Friday, March 2, 2012

Where is the Greek elite???

The German Economy Minister Roesler is quoted in the Ekathimerini as follows:

"I sometimes get the impression that the Greek people are fully aware of the sacrifices being asked of them, but that the elite in Greece don't want to forego their privileges”.

A very bold statement, indeed! From my personal experiences, it is an accurate statement, too. I would only add the following sentence to it:

"The elite in Greece - be it political, academic, journalistic, artistic, or whatever - does not want to focus on solutions which Greece could bring about on her own (that is without the EU). Instead, they love to involve themselves in other people's problems such as the PSI, the CDSs, Eurobonds, etc. etc. They love to belabor the past. They love to explain why Greece got into trouble. They love to lament. But they do not come up with specific proposals as to how to get the Greek economy going!"

Greeks in the diaspora have generally been very successful. I got to know a lot of Greeks in Chicago, the world's third-largest Greek city, when I lived there. Those Greeks in the diaspora would be non-existent today if they had acted like the Greek elite is acting in Greece.

To my surprise, I recently came across a website "Greece is changing". Definitely a laudable initiative. But when I looked for first and last names of people who are behind that initiative to establish contact with them, it turned out that they are all anonymous.

Isn't any member of the Greek elite prepared to "stand up and be counted"? Are all of them so intertwingled with the existing cronyism that none of them wants to take chances for Greece's future at the risk of losing perks of the present?

My memory is vague but when I try to remember what we learned about ancient Greeks at school, I often wonder whether today's Greek elite are really descendants from those ancient Greeks.


  1. good afternoon, Mr. Kastner.

    I like your sentence and this is what we will soon also be hearing from Spain's, Italy's, Portugal's, Belgium's and then France's elite and so on ...

  2. "Elite" is in fact a group of people who are squeezing and sucking out those people who are really making money. And if that is not enough, they are issuing government bonds. This is the true reason for Greek's problems (not only in Greece, as Martin mentioned). By doing so, the elites are also chasing out the money makers, even to weird and cold place such as Chicago.

    Would one now blame the elites? Rather not, because they are just acting as all human beings.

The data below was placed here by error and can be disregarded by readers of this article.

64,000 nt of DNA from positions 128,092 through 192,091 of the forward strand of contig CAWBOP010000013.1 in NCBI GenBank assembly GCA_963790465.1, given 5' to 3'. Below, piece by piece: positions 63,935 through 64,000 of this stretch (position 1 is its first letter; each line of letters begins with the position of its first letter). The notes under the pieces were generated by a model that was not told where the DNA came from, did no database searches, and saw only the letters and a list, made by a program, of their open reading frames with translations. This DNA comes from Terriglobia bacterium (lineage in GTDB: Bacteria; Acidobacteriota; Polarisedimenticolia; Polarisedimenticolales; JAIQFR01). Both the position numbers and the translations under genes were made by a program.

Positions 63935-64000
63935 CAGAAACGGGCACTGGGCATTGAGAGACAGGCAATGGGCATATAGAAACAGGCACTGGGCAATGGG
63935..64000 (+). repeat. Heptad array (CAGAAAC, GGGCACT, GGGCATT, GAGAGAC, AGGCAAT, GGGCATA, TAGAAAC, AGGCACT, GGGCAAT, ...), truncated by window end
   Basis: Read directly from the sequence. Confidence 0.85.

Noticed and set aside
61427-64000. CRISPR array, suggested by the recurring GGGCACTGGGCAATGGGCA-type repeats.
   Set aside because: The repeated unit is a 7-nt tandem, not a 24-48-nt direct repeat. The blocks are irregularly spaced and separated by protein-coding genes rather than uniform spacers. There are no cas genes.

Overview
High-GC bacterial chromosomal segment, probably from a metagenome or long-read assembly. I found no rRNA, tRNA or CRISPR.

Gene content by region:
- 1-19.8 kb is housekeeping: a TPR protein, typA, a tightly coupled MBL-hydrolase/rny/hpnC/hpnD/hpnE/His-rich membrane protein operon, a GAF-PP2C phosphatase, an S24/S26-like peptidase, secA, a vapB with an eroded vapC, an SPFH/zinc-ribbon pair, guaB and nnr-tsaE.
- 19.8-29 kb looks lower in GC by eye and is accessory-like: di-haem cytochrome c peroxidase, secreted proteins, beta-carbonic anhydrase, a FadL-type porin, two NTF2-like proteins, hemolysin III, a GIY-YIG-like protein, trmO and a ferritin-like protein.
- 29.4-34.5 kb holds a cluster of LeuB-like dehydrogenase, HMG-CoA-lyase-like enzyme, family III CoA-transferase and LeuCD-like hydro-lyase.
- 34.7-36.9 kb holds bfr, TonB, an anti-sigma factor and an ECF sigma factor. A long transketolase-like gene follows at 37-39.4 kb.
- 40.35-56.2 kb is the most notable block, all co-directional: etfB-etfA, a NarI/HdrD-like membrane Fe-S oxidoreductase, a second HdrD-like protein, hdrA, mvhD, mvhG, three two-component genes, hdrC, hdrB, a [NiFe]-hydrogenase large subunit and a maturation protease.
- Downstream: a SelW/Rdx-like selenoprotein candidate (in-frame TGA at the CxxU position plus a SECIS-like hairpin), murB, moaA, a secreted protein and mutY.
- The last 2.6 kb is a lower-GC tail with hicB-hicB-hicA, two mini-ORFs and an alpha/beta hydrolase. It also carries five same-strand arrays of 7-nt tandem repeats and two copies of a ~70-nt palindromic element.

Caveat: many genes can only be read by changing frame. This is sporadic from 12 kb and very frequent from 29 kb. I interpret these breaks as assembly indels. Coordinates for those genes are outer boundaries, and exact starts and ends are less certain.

The problem is the system behind it which allows people to collect other peoples money for fairly distributing it among the poor - after deducting a small administrative fee of only 60%, of course. And which allows to produce money without a proper basis, so that issuing government bonds takes place in a fair competition on the market, inclusive the immediate risk of going bust.

  3. Hi Klaus,

    I enjoy reading your periodic articles in the Athens News and Kathimerini newspaper. But, one thing that always makes me feel that when we write to the editor at Kathimerini, the real Greeks that need to see common sense articles like yours, are the non-English speaking common man Greek.

    I get so disgusted by hearing from Regular Greeks that they have no fault in this problem and it's only the fault of the politicians.

    Have you given any thought to writing your articles to Greek language periodicals because the more educated English speaking Greeks and Diaspora hyphenated-Greeks you are targeting with your articles is akin to preaching to the choir.

    The Yorgo on the street needs to know that smart foreigners like you believe the REFORM must be done, not only grousing about austerity.

    Am I wrong?

    1. Hi Sue,

      thanks for your compliments. I guess if my Greek were as good as my German or English, I might turn into a revolutionary on the streets of Greece in my „mature“ days. Not a revolutionary in the sense of tearing down a system but, instead, a revolutionary in the sense of projecting new perspectives for the future. One doesn’t need to tear down a system; one simply needs to come up with alternatives which make the present system look old.

      My best experience was when I gave a talk to a group of young Greeks last year. There was no “victim’s reaction”; no lamenting; no blaming others. There was full recognition that the country was in trouble and that something had to be done about it by Greeks themselves. Well, there was one lament: they said they would like to contribute something to the future of Greece but they had no one telling them how they could contribute.

      Yes, the “man on the street” undoubtedly understands what needs to be done. Unfortunately, I don’t see anyone mobilizing the silent majority of the men and women on the streets.

  4. Ok, that is a good start! But, maybe it's just me, but it seems when talking with my Greek friends they are more focused on pointing the blame 100% on the politicians in Greece instead of taking some of the blame themselves. I am a firm believer in the wisdom of Pangalos when he said "We at it together" because all the little guys who avoid getting receipts, cheating Greece etc will add up just like the big rich Greeks fleecing Greece. Am I wrong?